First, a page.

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More questions than certainties around ECB

Mario Draghi and the European Central Bank gave traders and investors absolutely nothing to work with.

CFDs are a leveraged product and can result in losses that exceed deposits. Trading CFDs may not be suitable for everyone, so please ensure you fully understand the risks and take care to manage your exposure.
Source: Bloomberg

This seems quite bizarre given they have lowered their inflation forecasts for 2017 to 1.2% and, while this is a mere rounding issue from its June forecast of 1.3%, it simply pulls it further and further from their inflation mandate. Throw in market-based measures of inflation expectations close to record lows, loan growth to non-financial firms dropping in certain Southern European countries and the likelihood they will run out of bonds to buy by March 2017, and one can understand why the market wanted more meat on the bone.

So, we have actually been left with more questions than certainties around ECB policy and, while most will still be expecting more bond purchases and an extension of the program which ends in March 2017, one questions if we could actually see this program being unwound somewhat or tapered in coming meetings! If we bring it back to markets, Mario Draghi has lost control in influencing the EUR, but his objective was always to lower borrowing rates for corporate and sovereigns and place more emphasis on promoting fiscal policy. From that perspective, the ECB have done a great job. It’s just a shame that there is a lack of demand in Europe for credit and it’s hard to agree with Mario Draghi that the ‘monetary policy transmission has never worked better’.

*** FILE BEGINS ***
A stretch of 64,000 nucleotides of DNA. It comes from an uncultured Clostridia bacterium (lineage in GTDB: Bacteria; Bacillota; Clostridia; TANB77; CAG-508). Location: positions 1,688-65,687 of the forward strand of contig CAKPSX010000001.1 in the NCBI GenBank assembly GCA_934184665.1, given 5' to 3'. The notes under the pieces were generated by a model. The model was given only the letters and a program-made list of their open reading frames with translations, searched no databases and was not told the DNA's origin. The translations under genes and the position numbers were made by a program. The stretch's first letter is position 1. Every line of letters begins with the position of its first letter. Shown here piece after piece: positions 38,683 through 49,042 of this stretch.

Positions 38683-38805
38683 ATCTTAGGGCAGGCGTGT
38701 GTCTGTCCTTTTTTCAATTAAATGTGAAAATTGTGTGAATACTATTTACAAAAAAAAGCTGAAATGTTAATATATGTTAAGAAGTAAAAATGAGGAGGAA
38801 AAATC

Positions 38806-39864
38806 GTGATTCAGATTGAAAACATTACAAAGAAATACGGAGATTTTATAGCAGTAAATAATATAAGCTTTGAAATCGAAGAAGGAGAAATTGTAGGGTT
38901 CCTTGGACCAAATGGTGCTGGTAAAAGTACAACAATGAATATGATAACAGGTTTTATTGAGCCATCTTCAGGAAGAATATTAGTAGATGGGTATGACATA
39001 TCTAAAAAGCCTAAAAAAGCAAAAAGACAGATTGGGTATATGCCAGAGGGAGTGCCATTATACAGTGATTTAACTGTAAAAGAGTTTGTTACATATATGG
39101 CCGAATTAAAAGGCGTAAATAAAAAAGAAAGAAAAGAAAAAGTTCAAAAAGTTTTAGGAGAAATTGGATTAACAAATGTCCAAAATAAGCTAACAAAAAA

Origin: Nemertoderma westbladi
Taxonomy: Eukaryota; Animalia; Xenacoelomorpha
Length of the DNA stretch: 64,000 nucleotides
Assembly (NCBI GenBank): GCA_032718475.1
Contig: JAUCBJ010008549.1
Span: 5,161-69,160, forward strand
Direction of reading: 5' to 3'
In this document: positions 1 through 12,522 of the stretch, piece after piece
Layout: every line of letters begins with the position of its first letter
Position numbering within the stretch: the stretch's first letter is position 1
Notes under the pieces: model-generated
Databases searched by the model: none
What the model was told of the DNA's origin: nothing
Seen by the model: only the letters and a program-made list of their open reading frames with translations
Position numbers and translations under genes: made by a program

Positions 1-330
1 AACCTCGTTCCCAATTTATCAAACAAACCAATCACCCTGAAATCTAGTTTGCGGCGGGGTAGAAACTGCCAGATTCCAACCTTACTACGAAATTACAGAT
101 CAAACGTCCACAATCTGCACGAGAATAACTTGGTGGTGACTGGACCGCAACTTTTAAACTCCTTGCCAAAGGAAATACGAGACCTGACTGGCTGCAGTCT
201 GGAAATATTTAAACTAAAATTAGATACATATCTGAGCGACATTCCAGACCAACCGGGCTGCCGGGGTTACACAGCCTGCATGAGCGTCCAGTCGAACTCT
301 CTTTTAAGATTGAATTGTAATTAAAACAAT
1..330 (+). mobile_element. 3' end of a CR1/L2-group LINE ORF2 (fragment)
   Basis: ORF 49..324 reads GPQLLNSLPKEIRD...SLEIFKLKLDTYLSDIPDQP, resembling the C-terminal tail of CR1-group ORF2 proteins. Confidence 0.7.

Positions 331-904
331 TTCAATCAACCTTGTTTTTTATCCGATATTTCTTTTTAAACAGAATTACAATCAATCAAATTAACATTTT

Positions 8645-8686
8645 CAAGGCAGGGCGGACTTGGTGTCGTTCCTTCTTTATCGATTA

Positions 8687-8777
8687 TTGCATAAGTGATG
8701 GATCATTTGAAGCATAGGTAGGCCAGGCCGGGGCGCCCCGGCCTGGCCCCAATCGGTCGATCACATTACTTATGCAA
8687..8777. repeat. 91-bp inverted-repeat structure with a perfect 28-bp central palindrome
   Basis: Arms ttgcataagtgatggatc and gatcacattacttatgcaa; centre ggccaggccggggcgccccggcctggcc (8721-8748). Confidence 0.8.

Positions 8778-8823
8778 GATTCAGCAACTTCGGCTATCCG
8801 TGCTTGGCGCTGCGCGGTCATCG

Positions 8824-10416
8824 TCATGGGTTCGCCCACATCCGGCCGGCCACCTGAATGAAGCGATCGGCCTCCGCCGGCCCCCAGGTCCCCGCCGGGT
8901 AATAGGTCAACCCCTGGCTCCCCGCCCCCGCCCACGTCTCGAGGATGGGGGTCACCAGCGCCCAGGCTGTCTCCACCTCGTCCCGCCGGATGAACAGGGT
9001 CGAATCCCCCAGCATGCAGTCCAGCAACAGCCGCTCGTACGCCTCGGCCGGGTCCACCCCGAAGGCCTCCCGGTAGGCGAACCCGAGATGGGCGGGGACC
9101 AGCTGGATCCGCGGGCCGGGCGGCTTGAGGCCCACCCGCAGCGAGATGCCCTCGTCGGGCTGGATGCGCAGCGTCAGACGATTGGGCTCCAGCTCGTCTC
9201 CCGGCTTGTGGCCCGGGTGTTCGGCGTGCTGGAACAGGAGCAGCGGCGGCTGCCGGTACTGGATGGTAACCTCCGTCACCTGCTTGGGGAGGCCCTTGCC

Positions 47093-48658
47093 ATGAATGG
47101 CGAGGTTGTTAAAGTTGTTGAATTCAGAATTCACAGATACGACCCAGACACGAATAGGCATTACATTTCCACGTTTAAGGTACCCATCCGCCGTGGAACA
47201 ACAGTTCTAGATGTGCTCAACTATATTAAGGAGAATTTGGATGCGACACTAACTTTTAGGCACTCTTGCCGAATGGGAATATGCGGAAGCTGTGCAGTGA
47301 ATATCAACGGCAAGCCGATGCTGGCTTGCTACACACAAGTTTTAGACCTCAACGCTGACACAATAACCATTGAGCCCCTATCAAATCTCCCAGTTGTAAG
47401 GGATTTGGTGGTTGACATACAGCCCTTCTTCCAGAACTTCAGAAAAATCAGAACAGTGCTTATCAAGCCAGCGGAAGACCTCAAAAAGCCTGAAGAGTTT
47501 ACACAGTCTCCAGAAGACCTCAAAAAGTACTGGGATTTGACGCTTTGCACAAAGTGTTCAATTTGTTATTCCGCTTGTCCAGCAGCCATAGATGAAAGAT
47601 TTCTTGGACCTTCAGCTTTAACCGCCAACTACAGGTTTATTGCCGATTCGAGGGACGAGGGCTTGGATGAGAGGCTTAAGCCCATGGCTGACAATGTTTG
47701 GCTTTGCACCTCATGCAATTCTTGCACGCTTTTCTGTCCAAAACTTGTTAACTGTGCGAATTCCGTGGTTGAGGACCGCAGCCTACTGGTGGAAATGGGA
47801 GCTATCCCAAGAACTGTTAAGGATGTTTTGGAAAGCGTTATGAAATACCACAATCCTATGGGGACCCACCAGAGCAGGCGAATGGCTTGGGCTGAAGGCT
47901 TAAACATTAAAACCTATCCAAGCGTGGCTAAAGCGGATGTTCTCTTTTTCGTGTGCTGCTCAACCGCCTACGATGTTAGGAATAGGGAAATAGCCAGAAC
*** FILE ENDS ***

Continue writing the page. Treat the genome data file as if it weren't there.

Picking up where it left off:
It’s interesting that there has been a slight tick higher in the implied probability around hikes from the Fed, with the prospect of a September rate hike increasing to 28% (it was 22%) and December now 59% (51%). If they do hike, it won’t be down to being data-dependant, as they keep detailing. They would be reverting back to a similar mindset to December 2015 and raise because they had to save face. Either way, the market is gearing up to a speech on Tuesday morning (at 03:15 AEST) from Fed member Lael Brainard. Her view could hold many clues for traders on how Janet Yellen and the core see the world. Expect markets to be very sensitive to her rhetoric as she is very influential.

So, all in all, we expect the various leads and influences to cause a modest weakening of the Australian equity market on open and a close below 5372 will effectively see the index close down four weeks in a row. I think it’s worth keeping an eye on SPI futures, where we see strong support at 5340 (the 2 September low) and 5327 (trend support drawn from the 22 July low). A close below either of these levels today would be taken negatively and lead Aussie equities lower. I am keen to watch price action on AUD/USD as well after we saw a key outside day reversal, with price trading firmly above Wednesday’s high and closing firmly below the low. The 20-day moving average (the blue line) at $0.7633 is supporting, but a break here could bring $0.7500 into play next week.


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CFDs are a leveraged products. CFD trading may not be suitable for everyone and can result in losses that exceed your initial deposit, so please ensure that you fully understand the risks involved.